Somalia: Anti-Piracy Resolution*
Today (3 December), the Security Council is scheduled to adopt a resolution authorising member states and regional organisations cooperating with Somali authorities to combat piracy and armed robbery at sea off the coast of Somalia for three months. The measures were last renewed in resolution 2554 of 4 December 2020.
The US, the penholder on the Somalia anti-piracy resolution, convened the first round of negotiations on 29 November and continued to engage in bilateral consultations with Council members in the following days. As no consensus transpired during the bilateral discussions, the US convened a second round of negotiations on 2 December (the originally planned adoption date) and rescheduled the vote for today. A revised draft passed a short silence this morning. It appears that the penholder and other Council members engaged with Somalia prior to and throughout the negotiation process.
Resolutions on combatting piracy off the coast of Somalia have traditionally enjoyed the full support of the Council. The first resolution on piracy in Somalia (resolution 1816 of 2 June 2008) and all subsequent resolutions on this issue have been adopted unanimously. Somalia also supported the anti-piracy measures.
This year Somalia appears to have advocated for the discontinuation of the anti-piracy measures, however. A few weeks before the mandate expiry date, Somalia apparently approached the penholder and other Council members, requesting that they consider not renewing the measures. In this regard, they apparently maintained that there had been a reduction in piracy-related events off their coast, that security responsibilities needed to be increasingly transferred to the federal government and that it was important to combat piracy by addressing its underlying socioeconomic causes. During last year’s adoption, Somalia issued a statement emphasising that “there has been a massive reduction in the number of piracy-related incidents in the past three years thanks to the Federal Government of Somalia’s efforts, in collaboration with the international community. For the first time in more than a decade, there is no single piracy-related incident off the coast of Somalia”.
In the past two years, the Secretary-General’s annual reports on piracy and armed robbery at sea off the coast of Somalia have indicated that no piracy events had been recorded. Issued on 3 November, this year’s report states that “the continued absence of successful piracy attacks off the coast of Somalia demonstrates the effectiveness of the measures applied by the Federal Government of Somalia, the shipping industry and the international community, including the Security Council and military and naval forces”. It nonetheless also notes that “the continued presence of pirate action groups and networks remains of concern and highlight that piracy has yet to be fully eradicated”. In the Secretary-General’s view, further efforts are needed to continue to address the root causes of piracy.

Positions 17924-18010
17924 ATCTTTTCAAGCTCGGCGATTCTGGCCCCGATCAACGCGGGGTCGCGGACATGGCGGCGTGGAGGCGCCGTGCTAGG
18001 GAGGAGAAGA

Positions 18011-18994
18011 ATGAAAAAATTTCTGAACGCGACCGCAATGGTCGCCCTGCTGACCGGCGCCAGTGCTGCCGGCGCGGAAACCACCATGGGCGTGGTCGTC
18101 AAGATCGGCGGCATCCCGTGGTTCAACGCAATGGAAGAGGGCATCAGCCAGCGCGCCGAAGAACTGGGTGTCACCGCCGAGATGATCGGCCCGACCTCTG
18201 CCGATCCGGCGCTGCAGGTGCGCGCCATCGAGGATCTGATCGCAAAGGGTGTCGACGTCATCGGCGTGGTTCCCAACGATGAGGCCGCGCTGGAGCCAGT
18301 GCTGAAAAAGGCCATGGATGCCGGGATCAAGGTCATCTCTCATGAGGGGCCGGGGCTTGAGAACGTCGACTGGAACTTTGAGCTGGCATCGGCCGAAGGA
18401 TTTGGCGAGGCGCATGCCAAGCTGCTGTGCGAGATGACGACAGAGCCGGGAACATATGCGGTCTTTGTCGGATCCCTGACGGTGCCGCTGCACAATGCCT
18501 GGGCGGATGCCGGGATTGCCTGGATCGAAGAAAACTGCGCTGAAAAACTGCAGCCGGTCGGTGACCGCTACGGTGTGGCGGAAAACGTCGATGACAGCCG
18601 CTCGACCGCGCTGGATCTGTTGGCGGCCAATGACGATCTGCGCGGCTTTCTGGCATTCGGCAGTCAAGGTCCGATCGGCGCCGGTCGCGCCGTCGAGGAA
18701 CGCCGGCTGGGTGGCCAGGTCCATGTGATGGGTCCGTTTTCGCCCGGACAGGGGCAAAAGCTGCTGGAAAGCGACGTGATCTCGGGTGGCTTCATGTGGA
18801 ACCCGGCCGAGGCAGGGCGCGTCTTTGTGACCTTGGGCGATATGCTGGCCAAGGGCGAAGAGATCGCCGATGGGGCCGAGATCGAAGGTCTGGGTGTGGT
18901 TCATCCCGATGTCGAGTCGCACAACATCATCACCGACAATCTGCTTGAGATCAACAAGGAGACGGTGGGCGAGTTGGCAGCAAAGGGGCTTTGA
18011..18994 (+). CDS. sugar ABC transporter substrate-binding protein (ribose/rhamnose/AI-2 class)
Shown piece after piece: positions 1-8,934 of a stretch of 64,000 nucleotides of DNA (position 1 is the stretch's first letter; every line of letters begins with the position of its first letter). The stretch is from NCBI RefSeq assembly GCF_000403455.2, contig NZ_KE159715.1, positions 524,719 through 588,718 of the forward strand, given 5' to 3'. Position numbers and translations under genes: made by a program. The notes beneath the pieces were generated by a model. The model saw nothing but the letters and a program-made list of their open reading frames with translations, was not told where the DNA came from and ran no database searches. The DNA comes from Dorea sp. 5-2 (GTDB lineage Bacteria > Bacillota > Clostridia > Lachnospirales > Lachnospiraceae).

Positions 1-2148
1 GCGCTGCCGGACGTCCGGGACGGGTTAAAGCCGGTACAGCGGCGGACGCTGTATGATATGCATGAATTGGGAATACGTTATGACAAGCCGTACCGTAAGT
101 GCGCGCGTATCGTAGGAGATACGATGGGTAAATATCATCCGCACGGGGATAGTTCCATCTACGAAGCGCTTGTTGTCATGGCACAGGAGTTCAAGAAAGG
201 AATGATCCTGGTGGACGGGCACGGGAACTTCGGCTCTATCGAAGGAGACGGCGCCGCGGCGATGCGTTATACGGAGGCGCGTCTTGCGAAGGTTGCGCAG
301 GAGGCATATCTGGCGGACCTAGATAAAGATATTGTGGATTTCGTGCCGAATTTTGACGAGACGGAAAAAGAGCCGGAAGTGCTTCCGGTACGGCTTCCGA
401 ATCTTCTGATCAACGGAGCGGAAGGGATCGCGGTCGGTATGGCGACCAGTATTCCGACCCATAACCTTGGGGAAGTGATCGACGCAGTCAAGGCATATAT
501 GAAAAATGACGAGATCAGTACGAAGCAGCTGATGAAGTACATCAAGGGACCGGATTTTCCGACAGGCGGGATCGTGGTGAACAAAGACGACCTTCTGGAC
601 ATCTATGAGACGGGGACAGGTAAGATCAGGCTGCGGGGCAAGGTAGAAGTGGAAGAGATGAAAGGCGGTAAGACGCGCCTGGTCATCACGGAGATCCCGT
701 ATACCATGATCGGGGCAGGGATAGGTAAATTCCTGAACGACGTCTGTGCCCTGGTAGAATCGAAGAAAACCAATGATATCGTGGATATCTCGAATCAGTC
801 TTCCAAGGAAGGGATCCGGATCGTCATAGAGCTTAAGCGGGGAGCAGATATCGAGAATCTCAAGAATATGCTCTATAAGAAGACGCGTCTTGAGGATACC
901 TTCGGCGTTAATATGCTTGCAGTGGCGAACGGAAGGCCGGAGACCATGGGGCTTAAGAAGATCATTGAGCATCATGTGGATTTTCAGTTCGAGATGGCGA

The negotiations on the draft appear to have reflected the penholder’s attempt to bridge Council members’ views and those of Somalia, especially given the need for Somalia’s consent to the measures and the importance of its cooperation regarding their implementation. Since the adoption of resolution 1816, the Council has repeatedly affirmed that the Somali government has to provide written consent prior to the adoption or renewal of anti-piracy measures. Regarding cooperation with the Somali government when implementing the measures, resolution 2554 “stresses the need for a comprehensive response to prevent and suppress piracy and tackle its underlying causes by the international community in collaboration with Somali authorities and other relevant actors”.
It seems that the US initially proposed a twelve-month renewal, which appears to have been supported by other Council members. As Somalia objected to this timeframe, the negotiations centred mostly around the length of the measures’ renewal. Following talks between Somalia, on the one hand, and the penholder and other Council members on the other, Somalia seems to have moved from its initial position of advocating discontinuation of the measures to suggesting a renewal of two months. The pen appears to have suggested six months as a compromise solution, which some Council members apparently found agreeable. Others, especially EU members of the Council, reportedly supported another twelve-month renewal. Following further negotiations, also in consultation with Somalia, the penholder placed a draft under silence featuring a three-month renewal. It appears that all members were willing to accept this.
Several multilateral and bilateral efforts are currently underway to implement the anti-piracy measures. Operation Atalanta, the EU anti-piracy naval operation off the coast of Somalia, which acts under the Security Council’s authorisation, is mandated by EU Council Decision 2020/2188 of 1 January to “deter, prevent and repress acts of piracy and armed robbery off the Somali coast”.
In addition to the EU Mission, the Combined Maritime Forces—a multinational naval coalition comprising 34 Member States, including Council members France, Norway, UK, and the US—are also conducting anti-piracy operations. Individual member states have also deployed vessels to ensure safe maritime traffic in the region.
*Post-script: On 3 December, the Security Council unanimously adopted resolution 2608, renewing the anti-piracy measures off the coast of Somalia for three months. The EU Council members delivered explanations of vote, stating that a shorter timeline jeopardised planning and efforts regarding current and future maritime security set-ups (Estonia); that it risked creating a security vacuum (France); and that the shorter timeframe may threaten the continuation of the EU naval force deployed to the region, Operation EUNAVFOR Atalanta (Ireland).